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3 empowering habits of successful artists

September 26, 2013

 

Across the modern world, millions of people enjoy making art in their leisure time. Most don't need, or want, any advice from someone like me. If you're the exception – the one who has the heart of a true artist – then you have the artist's gut-deep need to show your work, share it with an audience. It means going professional but just how to do that? Let me offer some help...

Confidence is a powerful gift. Only you can give it to yourself. Do treasure the memory of the day you commit to Art. In some private place, you tell yourself, 'I am an artist.'

It's already true, you've only confirmed a fact you secretly know.

Now, you need to convince the world. Start with those around you, family and close friends. They'll be your support team while you make yourself ready to approach galleries. You'll need some loving support, because there's something you can't be expected to know at the start of this journey to professionalism.

  • No matter how long a career may be ahead for you, no matter how successful that career may be, days will come when you'll feel self-doubt so strong it will tempt you to give up the struggle. Please don't. Just remember the surge of confidence you felt on the day you declared, 'I am an Artist.' Follow these 3 empowering habits of successful artists:


1.Don't wait for Opportunity

The old adage says, 'Opportunity only knocks once.'  You'll make yourself ready to open the door by
getting a body of artwork done - paintings or drawings suitable for a portfolio to show gallery directors. You might keep some of your preparatory sketches, even notes on why you chose the medium and the subject matter you prefer. Keep updating your portfolio as your skills progress.

2.Don't wait for Inspiration

Professional artists don't wait around for inspiration to strike. They're in the habit of being ready. So, for them, inspiration is everywhere, all the time. Let me illustrate what that means...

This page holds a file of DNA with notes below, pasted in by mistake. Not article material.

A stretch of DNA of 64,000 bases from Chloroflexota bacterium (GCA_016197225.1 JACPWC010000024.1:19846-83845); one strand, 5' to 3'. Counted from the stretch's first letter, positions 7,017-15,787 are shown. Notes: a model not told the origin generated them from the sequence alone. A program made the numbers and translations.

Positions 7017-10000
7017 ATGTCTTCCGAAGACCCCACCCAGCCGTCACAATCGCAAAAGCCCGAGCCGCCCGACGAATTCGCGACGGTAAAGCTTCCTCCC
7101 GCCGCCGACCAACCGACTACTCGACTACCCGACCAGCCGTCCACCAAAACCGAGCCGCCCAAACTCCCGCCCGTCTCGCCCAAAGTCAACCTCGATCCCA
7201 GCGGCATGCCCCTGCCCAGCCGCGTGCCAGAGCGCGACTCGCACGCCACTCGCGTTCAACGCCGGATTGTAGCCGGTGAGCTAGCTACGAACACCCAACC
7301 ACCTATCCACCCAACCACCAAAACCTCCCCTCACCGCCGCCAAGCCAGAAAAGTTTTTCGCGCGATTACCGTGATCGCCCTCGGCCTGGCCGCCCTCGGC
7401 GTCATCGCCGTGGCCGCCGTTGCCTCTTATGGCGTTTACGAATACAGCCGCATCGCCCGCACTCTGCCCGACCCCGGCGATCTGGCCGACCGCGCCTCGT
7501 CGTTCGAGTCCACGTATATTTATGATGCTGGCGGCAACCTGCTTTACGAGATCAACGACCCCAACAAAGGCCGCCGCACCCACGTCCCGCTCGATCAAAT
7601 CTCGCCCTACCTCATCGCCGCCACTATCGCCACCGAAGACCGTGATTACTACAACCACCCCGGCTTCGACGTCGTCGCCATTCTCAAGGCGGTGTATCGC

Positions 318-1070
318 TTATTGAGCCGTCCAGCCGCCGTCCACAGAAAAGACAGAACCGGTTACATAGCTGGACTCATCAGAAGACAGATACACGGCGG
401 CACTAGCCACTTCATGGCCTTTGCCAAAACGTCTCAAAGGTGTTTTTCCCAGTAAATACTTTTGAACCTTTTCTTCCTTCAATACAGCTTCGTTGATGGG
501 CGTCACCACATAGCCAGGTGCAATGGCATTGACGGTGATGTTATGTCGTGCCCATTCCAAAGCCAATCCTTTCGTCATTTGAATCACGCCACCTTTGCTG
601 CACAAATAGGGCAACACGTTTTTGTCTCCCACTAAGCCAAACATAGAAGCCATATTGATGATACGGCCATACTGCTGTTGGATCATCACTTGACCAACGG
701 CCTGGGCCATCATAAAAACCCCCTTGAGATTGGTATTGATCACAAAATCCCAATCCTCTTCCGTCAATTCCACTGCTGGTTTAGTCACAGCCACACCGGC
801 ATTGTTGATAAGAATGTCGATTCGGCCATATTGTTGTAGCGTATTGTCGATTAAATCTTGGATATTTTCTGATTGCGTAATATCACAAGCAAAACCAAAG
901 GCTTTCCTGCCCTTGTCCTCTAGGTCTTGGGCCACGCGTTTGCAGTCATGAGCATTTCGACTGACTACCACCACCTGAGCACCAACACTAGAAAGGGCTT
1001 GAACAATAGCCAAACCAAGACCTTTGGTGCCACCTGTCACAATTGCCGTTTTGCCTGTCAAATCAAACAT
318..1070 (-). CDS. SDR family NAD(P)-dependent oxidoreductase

• A  Composer walks along a busy city street. His ears are assailed by the screech of traffic, the blare of car horns, the buzz from workers and shoppers who crowd the sidewalk. What he hears is 'A Beautiful Noise.' 
  • A Painter reads about the prodigal son who abandoned the family farm and his ageing parents, returning only after the inheritance was squandered. What the painter creates is an image of unfailing parental love and forgiveness.
  • A Poet sees an urn, a vase of stone, engraved with figures from ancient Greek mythology. What he writes is an Ode, a lyrical examination of how much can be represented by Art about the tragedy at the heart of humankind: the knowledge of our own mortality.


3.Work at least 2 hours every day

For perhaps a majority of people,  'work' is the proverbial four-letter word. For artists, like elite athletes, their work is what others perceive as 'play.' Canadian author Margaret Atwood, on a  recent visit to Australia, suggested we need a new word that combines work and play. She nominated 'plork' as the solution. So, 'PLORK' every day in your studio.

When I started out, most of what happened to further my career was a matter of trying this and that, failing at some points, stumbling upon the things that worked. I'd have given a lot for a handbook to show me the way. I understand much of what you are facing now and I'm glad to have a chance to help ease your path. Next time, I'll share tips on setting up a studio in your home.©Dorothy Gauvin

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